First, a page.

A Visual Computer Interface Concept for Making Error Reporting Useful at the Point of Care

Singh R, Pace W, Singh A, et al.

Publication Details

Abstract

Reports on errors can be a rich source for understanding their causes, cascades, and consequences, leading to interventions for improvement. There are national and international calls for the development of appropriate error reporting and taxonomy systems that are useful at the point of care. The current momentum and urgency for these developments present an opportunity to harness the benefits of computer visualization that helps structure and illustrate the “story” of an error. This visualization process could help overcome the shortcomings of current reporting methods and could aid in creating an unambiguous international error taxonomy. We present a concept for a visual error reporting interface. The ambulatory care domain is used for illustration. The system has the potential to provide a user friendly, efficient means of reporting errors. Errors reported in this way would populate a “visual database,” providing the ability to disseminate patient safety information in a straightforward, structured format that will be useful to a variety of stakeholders.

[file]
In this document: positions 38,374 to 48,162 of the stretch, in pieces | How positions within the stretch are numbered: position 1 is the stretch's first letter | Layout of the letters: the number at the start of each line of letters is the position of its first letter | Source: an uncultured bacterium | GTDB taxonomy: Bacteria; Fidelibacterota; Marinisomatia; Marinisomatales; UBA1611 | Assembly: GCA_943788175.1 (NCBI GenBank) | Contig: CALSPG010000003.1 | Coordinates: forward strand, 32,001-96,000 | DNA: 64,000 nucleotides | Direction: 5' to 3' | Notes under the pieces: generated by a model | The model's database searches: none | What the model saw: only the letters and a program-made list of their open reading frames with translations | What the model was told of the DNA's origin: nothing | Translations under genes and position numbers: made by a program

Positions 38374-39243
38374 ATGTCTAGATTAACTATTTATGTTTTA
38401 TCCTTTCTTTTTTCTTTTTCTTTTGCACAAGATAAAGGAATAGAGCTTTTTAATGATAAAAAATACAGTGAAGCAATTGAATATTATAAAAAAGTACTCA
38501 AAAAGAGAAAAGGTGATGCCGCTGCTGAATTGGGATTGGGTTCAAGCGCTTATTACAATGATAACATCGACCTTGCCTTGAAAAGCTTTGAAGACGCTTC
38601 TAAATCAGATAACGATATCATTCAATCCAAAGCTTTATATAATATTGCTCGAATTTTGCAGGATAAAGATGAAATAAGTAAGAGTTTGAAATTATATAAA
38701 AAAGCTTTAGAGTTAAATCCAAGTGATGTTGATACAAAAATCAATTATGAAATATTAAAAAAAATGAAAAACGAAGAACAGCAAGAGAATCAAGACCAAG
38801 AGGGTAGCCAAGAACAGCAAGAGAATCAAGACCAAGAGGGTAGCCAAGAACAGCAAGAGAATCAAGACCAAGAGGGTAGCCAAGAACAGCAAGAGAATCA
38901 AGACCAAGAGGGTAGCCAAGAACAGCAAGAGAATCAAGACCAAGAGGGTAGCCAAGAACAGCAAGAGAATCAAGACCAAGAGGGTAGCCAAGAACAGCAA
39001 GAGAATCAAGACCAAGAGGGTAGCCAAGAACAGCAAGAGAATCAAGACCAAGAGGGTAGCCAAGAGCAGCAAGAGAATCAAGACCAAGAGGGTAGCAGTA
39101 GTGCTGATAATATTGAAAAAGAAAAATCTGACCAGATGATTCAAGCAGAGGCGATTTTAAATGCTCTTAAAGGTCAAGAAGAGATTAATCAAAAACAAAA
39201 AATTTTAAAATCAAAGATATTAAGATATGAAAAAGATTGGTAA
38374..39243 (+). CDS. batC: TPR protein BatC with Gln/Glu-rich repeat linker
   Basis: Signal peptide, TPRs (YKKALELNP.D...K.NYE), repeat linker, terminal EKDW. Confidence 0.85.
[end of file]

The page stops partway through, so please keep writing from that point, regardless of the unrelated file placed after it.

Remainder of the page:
Introduction

A huge chasm exists between the potential and actual quality of care delivered by the health care industry. In the United States, this chasm appears to be consistently wide across the Nation and the spectrum of care delivery venues.1